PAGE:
Monday, September 6, 2010

The Time of the Newspaper

My first job, as was the case for many boys during the early 60's, was a paper route. I was compensated for delivering newspapers with a monthly salary and a commission based on the number of customers I delivered papers to and collected money from. The newspaper I worked for was an evening edition. I delivered the paper Monday through Saturday. For most of my customers, this was one of two or three newspapers that they subscribed to.

In those days, newspapers were virtually everywhere: on the counter of the local hardware store, in the break rooms of factories, in the offices of physicians, and on the coffee tables of neighbors. Most of the people I was familiar with, regardless of their occupation, religion, or politics, read newspapers, kept up on current events and formulated opinions. Whether a plumber, a teacher, a foreman or an accountant, it was just something one did. And, reading the Sunday paper was almost a ritual.

Today, few of my neighbors subscribe to any newspaper. Though most of them have an opinion, few can articulate a reasonable argument for why they hold that opinion, or enumerate facts to support the position. Since the 60's many newspapers have gone out of business and many newspapers are loosing their prominence. We have a new breed of television and we have the internet, mediums where anyone can voice their opinion or position without being encumbered by facts or truths.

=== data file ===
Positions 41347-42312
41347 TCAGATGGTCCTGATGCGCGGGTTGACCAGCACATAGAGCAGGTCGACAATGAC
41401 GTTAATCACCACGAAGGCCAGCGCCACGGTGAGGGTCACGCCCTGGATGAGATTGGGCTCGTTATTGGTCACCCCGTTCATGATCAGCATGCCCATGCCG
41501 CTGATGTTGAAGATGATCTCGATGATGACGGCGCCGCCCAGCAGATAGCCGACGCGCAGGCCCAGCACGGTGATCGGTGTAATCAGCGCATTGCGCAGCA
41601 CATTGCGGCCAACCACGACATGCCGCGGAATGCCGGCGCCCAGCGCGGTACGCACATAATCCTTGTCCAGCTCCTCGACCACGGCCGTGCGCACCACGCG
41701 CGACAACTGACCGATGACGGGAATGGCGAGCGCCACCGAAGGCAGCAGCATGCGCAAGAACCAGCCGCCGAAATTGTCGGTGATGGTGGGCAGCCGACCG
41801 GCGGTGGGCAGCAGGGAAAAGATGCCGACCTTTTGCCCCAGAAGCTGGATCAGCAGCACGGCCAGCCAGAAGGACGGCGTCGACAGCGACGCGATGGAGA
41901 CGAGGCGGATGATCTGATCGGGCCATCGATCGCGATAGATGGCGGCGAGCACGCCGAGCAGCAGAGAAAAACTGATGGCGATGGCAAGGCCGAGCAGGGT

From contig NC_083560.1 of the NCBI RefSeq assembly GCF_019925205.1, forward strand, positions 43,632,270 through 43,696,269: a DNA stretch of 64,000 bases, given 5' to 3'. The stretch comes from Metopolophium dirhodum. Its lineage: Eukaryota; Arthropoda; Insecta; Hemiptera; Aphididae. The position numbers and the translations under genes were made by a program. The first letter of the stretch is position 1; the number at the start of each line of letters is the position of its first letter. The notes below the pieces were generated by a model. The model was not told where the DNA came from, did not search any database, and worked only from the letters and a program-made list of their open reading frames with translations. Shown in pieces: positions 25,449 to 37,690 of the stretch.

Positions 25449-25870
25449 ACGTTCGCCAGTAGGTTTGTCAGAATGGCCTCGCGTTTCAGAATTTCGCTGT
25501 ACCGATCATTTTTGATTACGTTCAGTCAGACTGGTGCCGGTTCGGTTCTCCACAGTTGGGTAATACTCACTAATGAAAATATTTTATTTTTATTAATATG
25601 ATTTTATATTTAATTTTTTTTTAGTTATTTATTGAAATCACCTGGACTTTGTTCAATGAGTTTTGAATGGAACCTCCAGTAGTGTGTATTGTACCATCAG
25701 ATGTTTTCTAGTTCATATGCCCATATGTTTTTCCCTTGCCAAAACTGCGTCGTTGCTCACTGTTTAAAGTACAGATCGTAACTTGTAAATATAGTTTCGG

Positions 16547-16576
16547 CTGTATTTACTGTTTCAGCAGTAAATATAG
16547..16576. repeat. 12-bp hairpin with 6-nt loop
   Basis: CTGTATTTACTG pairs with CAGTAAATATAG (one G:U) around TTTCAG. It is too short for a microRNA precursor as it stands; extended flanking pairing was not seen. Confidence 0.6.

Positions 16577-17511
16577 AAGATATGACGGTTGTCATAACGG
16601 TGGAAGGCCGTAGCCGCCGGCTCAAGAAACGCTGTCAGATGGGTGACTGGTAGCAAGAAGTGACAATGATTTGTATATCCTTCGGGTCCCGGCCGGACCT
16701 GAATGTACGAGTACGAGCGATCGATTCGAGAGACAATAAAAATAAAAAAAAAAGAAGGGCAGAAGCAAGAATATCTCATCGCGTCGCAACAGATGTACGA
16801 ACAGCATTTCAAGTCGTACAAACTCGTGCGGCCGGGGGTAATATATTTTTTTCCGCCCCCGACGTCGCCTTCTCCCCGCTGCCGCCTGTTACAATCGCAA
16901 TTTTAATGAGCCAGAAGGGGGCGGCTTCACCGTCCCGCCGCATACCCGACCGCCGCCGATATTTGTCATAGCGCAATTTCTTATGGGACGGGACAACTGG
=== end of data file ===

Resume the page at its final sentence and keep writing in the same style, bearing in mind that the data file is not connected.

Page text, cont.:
Back in the time of the newspaper, it seemed to me that people were more informed and more patriotic. And most of the people I knew in the time of the newspaper took real pride in their jobs. They felt good about themselves if they performed their jobs well.

Today we have a faux patriotism, a love of America because it affords some individuals the opportunity to get rich by subjugation and exploitation. Multi-level marketing has spawned multi-level employment where the product or service is of little matter. The object is to derive income from many subordinates, who do the work, without regard for their future or welfare. The big picture or long term health of American is not a consideration.

In the last decade, we essentially have been strip mining or overfishing, the middle class. If we continue to drive Americans into poverty, soon there will be no coal to mine and no fish to catch. For the Republicans the race is on. In the time of the newspaper few cared about celebrities who forgot to wear their underwear and most cared about the future of America.

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